The first -- a gathering of prettily fluted potstickers filled with minced pork, cabbage, scallions, and ginger, and fried until crisp and golden -- wasn't exactly unusual, but the dumplings were still plump, tender, and full of harmonious flavors.
The second treat was considerably more special: a half-dozen or so siu loon bau dumplings, presented in a bamboo steamer basket, a red-vinegar-and-ginger dipping sauce on the side. A Shanghai delicacy, the dumplings are stuffed with gelatinized soup and minced pork; when they are steamed, the soup reverts back to liquid form, turning the moment when tooth meets wrapper into an intense, brothy epiphany.
But even these little marvels couldn't hold a chopstick to the third treat, a sort of lush yet unexpectedly crunchy cabbage-and-mushroom "strudel," wrapped in a thin rice-noodle sheet and then sliced into wide ribbons. A closer look at the interior revealed that the crunch came from sheets of fried noodles that were layered among the veggies; the result was a world of textural contrasts that was almost infuriatingly irresistible.
Then it was onto choices from the dim sum carts, starting with crowd-pleasers like ha gow (steamed, bonnet-shaped shrimp dumplings), siu mai (steamed, basket-shaped minced pork dumplings), and nor mai gai (a steamed lotus-leaf packet filled with glutinous rice and bits of sausage, shrimp, chicken, and pork), and ending with one of the best versions of don tot -- mildly sweet, vibrantly yellow, and almost shockingly delicate egg custard, in a tiny, flaky pastry crust -- we've ever enjoyed.
By about 3:30 each afternoon, the dim sum carts roll back to their parking places, and the dinner menu debuts. As is the case in most Chinatown restaurants, this menu is a big one too, beginning with a list of "exotic," deliciously retro cocktails, like Singapore Slings and Zombies, and concluding with such delicacies as salt-baked eel balls and braised shark-fin soup with crabmeat. In between, there's a short list of wines, Chinese beer, and after-dinner cognacs; and an "American Chinese" menu with the usual beef chow mein and General Tso's Chicken.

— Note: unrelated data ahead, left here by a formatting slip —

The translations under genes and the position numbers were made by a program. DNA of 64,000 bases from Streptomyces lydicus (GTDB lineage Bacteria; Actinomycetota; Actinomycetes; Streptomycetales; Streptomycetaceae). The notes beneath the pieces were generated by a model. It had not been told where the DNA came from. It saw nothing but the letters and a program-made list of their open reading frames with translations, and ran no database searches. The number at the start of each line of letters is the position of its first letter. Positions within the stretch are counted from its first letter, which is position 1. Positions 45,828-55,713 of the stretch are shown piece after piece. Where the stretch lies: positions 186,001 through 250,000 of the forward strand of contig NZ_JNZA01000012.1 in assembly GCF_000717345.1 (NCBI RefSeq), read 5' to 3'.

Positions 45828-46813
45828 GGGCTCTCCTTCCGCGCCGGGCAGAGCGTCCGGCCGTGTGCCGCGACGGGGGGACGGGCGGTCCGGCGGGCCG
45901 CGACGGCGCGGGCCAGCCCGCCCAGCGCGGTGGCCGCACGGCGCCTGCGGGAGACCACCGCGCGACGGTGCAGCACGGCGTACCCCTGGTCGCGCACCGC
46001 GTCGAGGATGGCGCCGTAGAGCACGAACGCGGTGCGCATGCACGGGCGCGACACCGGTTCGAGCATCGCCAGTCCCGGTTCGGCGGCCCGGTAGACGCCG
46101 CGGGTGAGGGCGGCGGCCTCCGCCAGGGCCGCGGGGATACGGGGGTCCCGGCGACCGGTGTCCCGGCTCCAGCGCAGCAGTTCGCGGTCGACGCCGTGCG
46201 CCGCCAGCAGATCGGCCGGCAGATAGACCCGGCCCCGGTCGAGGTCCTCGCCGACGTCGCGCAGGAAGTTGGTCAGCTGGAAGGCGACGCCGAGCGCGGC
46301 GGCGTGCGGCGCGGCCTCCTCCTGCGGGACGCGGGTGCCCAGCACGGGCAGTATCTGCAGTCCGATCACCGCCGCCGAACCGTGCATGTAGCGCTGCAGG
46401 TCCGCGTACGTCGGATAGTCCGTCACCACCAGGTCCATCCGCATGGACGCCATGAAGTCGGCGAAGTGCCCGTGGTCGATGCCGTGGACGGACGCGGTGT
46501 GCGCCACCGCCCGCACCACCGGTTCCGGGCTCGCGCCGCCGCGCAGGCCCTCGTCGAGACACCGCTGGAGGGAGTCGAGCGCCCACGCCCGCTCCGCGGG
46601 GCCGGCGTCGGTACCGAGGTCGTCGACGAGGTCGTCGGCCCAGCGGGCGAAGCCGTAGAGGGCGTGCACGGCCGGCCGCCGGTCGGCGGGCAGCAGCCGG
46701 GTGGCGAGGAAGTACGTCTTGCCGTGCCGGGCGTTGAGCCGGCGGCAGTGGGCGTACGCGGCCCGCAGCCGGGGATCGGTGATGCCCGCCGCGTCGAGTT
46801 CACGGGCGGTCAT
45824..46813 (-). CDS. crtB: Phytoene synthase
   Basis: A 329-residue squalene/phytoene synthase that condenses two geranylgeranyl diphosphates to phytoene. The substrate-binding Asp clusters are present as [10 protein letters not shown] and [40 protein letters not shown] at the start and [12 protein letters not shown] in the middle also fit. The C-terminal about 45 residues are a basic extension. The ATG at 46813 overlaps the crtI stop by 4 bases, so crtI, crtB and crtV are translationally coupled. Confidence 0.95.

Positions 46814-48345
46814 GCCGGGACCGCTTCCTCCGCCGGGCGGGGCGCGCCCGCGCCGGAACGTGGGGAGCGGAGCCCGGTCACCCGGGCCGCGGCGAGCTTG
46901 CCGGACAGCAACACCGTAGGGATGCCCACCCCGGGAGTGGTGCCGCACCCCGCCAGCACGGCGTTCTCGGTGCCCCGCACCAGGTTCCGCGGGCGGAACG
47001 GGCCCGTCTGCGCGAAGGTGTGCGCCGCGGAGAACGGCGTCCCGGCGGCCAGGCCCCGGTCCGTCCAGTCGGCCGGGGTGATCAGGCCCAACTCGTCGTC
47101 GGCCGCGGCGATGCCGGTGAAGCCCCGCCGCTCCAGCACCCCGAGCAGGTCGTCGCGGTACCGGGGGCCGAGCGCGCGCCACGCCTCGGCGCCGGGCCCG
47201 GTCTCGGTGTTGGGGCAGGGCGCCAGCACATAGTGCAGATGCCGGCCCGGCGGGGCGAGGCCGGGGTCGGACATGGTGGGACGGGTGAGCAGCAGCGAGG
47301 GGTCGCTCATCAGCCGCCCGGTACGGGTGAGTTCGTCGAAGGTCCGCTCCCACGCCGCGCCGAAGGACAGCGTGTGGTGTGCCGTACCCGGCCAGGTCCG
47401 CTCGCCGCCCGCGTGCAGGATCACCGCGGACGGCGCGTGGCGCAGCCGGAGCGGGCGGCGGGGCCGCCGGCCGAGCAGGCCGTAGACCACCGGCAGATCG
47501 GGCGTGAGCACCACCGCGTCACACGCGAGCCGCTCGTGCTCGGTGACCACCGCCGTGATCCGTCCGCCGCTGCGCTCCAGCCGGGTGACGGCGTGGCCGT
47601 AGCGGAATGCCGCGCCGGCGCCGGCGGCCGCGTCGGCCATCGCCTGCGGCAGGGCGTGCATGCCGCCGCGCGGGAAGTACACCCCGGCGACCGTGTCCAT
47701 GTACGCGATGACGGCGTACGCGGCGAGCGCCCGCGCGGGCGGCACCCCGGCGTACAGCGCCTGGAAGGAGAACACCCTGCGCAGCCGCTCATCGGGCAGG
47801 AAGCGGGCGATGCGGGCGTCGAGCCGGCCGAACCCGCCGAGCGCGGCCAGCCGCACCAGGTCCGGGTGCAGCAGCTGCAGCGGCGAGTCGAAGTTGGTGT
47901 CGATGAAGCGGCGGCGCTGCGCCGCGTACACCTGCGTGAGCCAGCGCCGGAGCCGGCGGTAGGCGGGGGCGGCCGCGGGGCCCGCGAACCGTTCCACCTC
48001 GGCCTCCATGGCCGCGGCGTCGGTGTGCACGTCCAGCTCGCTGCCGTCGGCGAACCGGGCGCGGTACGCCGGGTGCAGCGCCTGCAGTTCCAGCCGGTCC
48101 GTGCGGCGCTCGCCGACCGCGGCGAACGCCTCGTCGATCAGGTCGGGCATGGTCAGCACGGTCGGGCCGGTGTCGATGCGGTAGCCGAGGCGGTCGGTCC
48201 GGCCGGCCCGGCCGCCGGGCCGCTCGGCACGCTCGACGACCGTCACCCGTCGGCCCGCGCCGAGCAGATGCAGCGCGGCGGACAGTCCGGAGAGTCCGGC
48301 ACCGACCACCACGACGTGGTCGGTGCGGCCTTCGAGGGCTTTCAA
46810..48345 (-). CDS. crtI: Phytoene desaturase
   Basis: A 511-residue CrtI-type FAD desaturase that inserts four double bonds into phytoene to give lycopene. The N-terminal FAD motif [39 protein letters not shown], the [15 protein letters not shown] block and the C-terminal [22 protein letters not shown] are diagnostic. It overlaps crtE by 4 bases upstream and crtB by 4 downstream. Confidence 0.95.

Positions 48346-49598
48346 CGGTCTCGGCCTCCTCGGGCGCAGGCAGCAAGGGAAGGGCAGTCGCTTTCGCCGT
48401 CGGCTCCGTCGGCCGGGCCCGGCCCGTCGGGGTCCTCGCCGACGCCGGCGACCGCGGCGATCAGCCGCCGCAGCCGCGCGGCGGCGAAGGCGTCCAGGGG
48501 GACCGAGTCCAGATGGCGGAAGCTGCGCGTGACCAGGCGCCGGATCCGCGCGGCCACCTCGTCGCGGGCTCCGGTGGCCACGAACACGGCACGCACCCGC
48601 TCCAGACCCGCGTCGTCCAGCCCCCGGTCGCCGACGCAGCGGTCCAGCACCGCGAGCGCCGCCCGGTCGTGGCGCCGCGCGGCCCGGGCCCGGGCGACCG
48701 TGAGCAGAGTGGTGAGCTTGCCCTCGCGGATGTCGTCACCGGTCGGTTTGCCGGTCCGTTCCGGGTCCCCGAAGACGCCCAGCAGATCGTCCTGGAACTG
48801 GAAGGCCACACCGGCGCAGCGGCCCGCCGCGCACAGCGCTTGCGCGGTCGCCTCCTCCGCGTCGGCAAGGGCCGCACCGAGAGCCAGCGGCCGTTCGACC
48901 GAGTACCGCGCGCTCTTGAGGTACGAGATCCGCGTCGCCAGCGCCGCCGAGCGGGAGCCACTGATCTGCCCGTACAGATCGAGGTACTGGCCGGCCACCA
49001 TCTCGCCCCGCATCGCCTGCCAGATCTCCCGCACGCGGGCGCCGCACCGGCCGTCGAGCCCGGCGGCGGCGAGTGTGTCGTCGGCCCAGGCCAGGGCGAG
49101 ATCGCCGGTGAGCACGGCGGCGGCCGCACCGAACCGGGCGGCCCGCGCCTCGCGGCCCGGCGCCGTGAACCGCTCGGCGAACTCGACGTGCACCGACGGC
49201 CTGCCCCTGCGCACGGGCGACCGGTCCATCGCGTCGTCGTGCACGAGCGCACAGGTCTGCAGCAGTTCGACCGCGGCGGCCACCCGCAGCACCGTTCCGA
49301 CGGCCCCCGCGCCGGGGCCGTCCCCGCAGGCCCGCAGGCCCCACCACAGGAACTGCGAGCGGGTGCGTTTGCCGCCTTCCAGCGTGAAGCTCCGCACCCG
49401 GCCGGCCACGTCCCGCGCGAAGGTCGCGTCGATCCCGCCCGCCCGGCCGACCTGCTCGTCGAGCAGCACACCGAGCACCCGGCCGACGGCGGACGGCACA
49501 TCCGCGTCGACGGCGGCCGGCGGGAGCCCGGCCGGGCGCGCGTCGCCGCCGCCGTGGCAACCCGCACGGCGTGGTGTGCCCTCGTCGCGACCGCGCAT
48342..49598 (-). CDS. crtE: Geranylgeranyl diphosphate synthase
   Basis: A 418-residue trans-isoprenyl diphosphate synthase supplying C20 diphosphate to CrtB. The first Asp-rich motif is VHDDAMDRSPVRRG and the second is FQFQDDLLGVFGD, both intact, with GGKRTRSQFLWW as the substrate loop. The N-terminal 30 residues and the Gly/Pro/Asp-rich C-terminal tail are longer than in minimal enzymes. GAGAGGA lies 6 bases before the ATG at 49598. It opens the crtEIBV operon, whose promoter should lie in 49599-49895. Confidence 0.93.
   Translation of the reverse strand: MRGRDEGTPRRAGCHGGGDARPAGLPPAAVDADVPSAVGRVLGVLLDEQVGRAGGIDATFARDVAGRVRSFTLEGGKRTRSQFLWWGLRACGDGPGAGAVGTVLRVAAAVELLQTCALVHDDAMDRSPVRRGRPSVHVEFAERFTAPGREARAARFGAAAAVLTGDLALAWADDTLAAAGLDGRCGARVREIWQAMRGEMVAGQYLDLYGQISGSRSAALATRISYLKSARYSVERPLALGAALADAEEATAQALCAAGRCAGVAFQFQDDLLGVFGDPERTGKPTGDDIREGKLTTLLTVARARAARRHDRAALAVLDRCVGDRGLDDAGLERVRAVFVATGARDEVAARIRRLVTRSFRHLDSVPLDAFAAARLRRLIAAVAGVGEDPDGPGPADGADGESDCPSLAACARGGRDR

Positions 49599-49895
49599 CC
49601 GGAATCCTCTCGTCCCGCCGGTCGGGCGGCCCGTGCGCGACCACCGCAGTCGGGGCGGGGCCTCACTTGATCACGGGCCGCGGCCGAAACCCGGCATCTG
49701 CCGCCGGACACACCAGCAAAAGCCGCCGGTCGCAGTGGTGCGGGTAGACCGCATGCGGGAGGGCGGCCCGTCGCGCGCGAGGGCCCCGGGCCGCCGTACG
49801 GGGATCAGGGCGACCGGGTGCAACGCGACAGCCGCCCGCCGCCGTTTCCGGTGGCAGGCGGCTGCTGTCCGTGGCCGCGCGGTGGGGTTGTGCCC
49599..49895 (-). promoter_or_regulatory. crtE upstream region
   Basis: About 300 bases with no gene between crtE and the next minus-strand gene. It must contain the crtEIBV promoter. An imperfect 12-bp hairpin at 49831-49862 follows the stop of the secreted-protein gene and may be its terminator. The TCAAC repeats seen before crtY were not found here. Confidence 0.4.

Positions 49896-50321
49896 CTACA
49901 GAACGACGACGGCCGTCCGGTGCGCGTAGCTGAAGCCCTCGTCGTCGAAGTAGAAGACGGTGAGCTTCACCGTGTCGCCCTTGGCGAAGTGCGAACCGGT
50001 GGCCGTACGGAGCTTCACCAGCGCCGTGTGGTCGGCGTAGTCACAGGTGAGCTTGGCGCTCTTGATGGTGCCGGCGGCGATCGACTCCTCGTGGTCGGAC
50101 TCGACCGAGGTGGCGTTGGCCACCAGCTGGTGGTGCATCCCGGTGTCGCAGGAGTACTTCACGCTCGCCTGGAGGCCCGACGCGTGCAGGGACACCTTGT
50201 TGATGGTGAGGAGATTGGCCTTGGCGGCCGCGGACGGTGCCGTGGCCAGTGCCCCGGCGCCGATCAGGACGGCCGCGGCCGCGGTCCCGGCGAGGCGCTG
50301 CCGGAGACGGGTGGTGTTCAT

Traditionally, Chinese meals are taken "family style," with every dish meant to be shared, so ordering items that represent a variety of ingredients and cooking styles is a good tip to remember. In that spirit, our choices this night included salt-baked fish, deep-fried Peking-style pork ribs, and stir-fried green beans with spicy garlic sauce; steamed white rice was served on the side.
Big, meaty, and tender beneath a light, puffy breading, the ribs, slathered in a sweet-tart "Peking sauce" of A-1, barbecue sauce, garlic, ginger, sugar, and vinegar, tickled our taste buds repeatedly; and the magnificently salty-juicy counterpoint of the spicy stir-fried beans almost guaranteed there would be a late-night refrigerator raid, once the leftovers made their way home. (There was.) The salt-baked fish was less impressive. Although the bite-sized pieces of white bass were buttery moist and not too salty, it was impossible to ignore the fishy aroma; adding to the dish's overall forgettability was the bed of tough, fibrous, chard-like steamed greens on which it was served. Fortunately, though, thick slices of fresh orange, a couple of fortune cookies, and more of C&Y's fragrant jasmine tea left us with a final sweet taste upon our lips.
For foodies with a yen for something different, Cleveland's little Chinatown has long been a cornucopia of exotic but welcoming destinations. C&Y is a worthy addition to the mix -- for its pleasant surroundings, friendly service, generally good-tasting cuisine, and especially for its large selection of well-prepared dim sum. If those little bite-sized tidbits don't melt your heart, it can only be made of stone.